Alright, sit your big ass down, but I made my point: Us grownheads are all growed up now and in a prime demographic that advertisers like. Once some smart radio jock figures this out and spins hip hop from 1984 to 1996 exclusively, they will rule the adult urban market in their city.


2. Dope Female MC Catches Fire
We’re not asking for much, just for a female emcee to bust above ground who’s so brolic she’s undeniable. You know, like the first time you heard Em and thought, femceedamn, whiteboy can flow. It’s been a long time since a dope female had a hit.
Back in ’92, there were actually enough female emcees to have their own concert festival. You may recall ‘Sisters In The Name of Rap,’ hosted by Dee Barnes and featuring Yo-yo, Lyte, Latifah, Salt N Pepa, Roxanne Shante, and about 20 other lesser-known rappers. Our own Resident Alien won a copy from Black Beat. But now? They can’t get enough ladies together onstage to give away a Grammy. The culture is suffering from the lack of female perspectives, and young girls need lyrical champions, too.


1. Strong MC from the Freshman Class
B.O.B, Kid Cudi, Asher Roth, Wale, Drake, Jay Electronica. Throughout 2009, this was the shortlist circulating on the freshman classinterwebs for the Next Big Thing: the few, the proud, the fresh who would carry hip hop into a new age.
Several of the gents, like Asher and Cudi, dropped B- projects; the albums were decent, but their success rested mainly on one hot song. Wale and B.O.B. promise more brilliance than they actually deliver, and half of Drake’s appeal is just from being so out of left field. C’mon, ‘Degrassi Jr. High?’ Only Jay Electronica hits that heart, despite no major release.
We understand that it’s hard to live up to the hype, but when talking about game changers, WE think names like Rakim, Snoop Dog, Big Daddy Kane, Public Enemy. Things weren’t the same once they dropped, and their songs became classics.
The new cats got a few nice songs, but we can’t really picture a 20th anniversary release of “Day and Night.” But I guess we shouldn’t judge too harshly. On the strength of their first releases, we might have misgauged PE, BDP and the Fugees’ skills, too. Keep hope alive.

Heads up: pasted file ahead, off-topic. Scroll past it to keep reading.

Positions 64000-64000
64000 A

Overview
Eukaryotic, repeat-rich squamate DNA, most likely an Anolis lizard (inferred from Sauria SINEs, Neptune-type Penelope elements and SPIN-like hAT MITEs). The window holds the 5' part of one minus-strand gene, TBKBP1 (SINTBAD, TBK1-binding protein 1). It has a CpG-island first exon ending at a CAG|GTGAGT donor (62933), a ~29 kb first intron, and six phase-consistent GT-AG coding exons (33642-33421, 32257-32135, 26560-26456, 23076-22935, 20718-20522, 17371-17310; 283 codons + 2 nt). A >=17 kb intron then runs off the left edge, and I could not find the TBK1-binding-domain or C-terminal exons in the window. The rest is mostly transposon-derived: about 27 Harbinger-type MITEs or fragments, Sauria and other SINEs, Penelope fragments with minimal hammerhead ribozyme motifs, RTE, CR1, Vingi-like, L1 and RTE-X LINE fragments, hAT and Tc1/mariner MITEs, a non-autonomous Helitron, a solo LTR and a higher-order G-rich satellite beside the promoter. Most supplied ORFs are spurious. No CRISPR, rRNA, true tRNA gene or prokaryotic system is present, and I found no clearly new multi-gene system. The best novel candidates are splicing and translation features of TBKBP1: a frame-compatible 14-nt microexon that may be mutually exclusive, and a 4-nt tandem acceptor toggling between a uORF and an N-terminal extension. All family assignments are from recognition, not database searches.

Post to Twitter

IMO: Who Dat Is??

NEWCATSRookies of the Year: Break-Out Stars of Rap’s Freshman Class by Big Rob E

It seems for a minute now, I’ve heard peers around my age tell me how “Rap doesn’t have anybody good anymore,”  ‘cept for the veterans we grew up loving. Though ish’ ain’t never gonna be like it was once upon a time ago, I do see some of these new cats doing they thing.

Drake has had the big buzz for some time now. Even Ma$e jumped on his song to announce his back-to-back comeback.  Hopefully, he’ll be able to come with that album that’ll justify his hype.

I’m diggin’ this West Coast run that Cali’s own Jay Rock is on, reppin’ his projects to the fullest. There’s an authenticity he brings that’s real refreshing compare to folks now-a-days. I was late on B.O.B., aka Bobby Ray, aka B.O.B. again, but I’ll tell ya he’s pretty good. I was hating at first, but after giving a mixtape or two the time of day, he’s somebody that can hold his own—reminds me of homeboy from Field Mob (what’s goin’ with them, they was nice wit it?).

Asher Roth is another one that can do his thug thizzle (minus the thug part). I don’t like everything he’s got, but the ones I do are just fire and you know he’s not going to give you the stereotypical rap song, which I’m all about.
Kid Cudi: I’m still on the fence about him but I’m sure he’s goin’ to produce that joint that wins me over one of these days or nights.

Another cat I still consider on the new, Joell Ortiz, is just undeniable. Not only is he with this sick squad known as SlaughterHouse, but for those of you who miss the old days and want to hear something new, Mr. Ortiz’s mixtape Covering the Classics is something you cannot allow yourself to sleep on. He does justice to old skool hits in a way that lets you know that he was right there with us, going through the same experiences.

Post to Twitter

Where Is My Gold Watch

happyretireby Xavier for Ethos Magazine

Retirement in the music industry? Is it even possible? What does it even really mean?

The music industry, more specifically, the hip hop industry has been notorious for the play on “retiring”. More and more often we have all heard news of some artist supposedly “quitting” their careers. Some claim they are simply retiring from making their own music (meaning you will see them producing or appearing on another’s album someway) or that they are just stopping all together. These are not even artists who are past their prime, aging like hell; rather they are youthful, “fresh” talent who in the eyes of many, have no right to even publicize “retirement”.

Jay-Z, the hip hop “mogul”, is an artist who pretty much set the precedent for the reoccurring “retirement” theme. Coinciding with the release of his album, “The Black Album”, back in November of 2003, the artist announced his departure from the industry. He hyped up his retirement so much he even held a “farewell” concert at Madison Square Garden in New York City which led to his film, “Fade to Black”. Can you say “added publicity much”?
FOR THE REST OF THE STORY CLICK HERE

Post to Twitter